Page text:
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We would advise that you check us out, find our website, look at our social media, do we sound friendly, are we engaged with our audience, look at review sites, you’ll soon see if information is consistent and know if it feels right for you. Google us, email us, question us, look at our terms and conditions, look at our privacy policy, look for indicators of quality and industry standards. No legitimate holiday rental business owner will ever mind you checking them out, if they do, my advice would be don’t book with them. Many owner websites now take card payments which gives you further reassurance when you pay. If you still feel unsure, please just give us a ring and we’ll be happy to answer any questions you might have. We’re a friendly bunch and would be only too happy help.

Next time you’re searching online for a holiday or a weekend away if you can please look past all the paid adverts on your internet search, perhaps even keep going until you get to the second or even the third page, as quite often our lovely little businesses are hiding there, we don’t have hundreds of thousands of pounds to put into search engine advertising, but we’re there all the same just hoping you’ll find us!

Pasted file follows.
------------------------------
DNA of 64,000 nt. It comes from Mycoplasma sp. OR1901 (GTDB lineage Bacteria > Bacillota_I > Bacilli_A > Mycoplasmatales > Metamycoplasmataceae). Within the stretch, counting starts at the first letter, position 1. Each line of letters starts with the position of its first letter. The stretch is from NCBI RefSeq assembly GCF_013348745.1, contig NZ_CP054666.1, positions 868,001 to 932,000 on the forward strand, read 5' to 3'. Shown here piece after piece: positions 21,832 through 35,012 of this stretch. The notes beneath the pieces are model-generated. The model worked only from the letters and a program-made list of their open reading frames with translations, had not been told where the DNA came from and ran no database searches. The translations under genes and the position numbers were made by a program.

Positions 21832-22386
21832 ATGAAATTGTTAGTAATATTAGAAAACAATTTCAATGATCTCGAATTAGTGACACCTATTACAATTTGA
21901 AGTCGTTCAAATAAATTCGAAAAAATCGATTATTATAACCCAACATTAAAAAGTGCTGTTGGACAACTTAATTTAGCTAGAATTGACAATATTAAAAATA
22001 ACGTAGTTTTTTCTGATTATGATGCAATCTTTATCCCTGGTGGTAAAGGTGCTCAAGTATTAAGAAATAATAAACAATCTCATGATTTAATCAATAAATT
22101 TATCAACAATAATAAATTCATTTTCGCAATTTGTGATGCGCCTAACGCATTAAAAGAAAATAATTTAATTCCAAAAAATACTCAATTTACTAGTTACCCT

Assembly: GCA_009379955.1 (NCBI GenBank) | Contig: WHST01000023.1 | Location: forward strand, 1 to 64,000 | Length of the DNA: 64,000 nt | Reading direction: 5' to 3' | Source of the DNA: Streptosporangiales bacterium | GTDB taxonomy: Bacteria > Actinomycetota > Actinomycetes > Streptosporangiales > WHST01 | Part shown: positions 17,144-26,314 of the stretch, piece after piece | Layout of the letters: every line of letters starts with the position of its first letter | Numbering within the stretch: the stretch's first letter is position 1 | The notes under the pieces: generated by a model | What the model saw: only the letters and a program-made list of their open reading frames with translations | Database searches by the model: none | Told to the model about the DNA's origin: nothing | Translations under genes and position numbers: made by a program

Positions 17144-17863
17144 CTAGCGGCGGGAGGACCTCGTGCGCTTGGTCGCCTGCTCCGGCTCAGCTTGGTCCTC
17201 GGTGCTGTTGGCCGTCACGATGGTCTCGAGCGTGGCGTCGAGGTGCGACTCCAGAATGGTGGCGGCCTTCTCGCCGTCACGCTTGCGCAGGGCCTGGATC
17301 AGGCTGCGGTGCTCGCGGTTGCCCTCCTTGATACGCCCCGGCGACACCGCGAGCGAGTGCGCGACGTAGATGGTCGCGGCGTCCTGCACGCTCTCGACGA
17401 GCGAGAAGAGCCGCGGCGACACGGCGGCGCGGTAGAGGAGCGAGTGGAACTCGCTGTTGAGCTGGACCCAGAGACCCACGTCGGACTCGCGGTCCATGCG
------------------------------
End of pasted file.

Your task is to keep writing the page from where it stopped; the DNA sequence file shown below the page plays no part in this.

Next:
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Our websites are there just hiding under the online agents

Booking direct undoubtedly has many added benefits for both parties but ultimately it has to feel right for you, and as owners we want you to feel confident when you book and this has never been more important than it is right now. As tourism starts up again and we begin to think of holidays and time away and we all try to adjust to our new normal you may feel you really want to know what changes will have been implemented and what new measures have been taken to keep you safe. Only the owner themselves will know this about their property and about their new protocols, only they will know what training they have undertaken and they will be ones who will be able to give you the reassurance you need to book with confidence.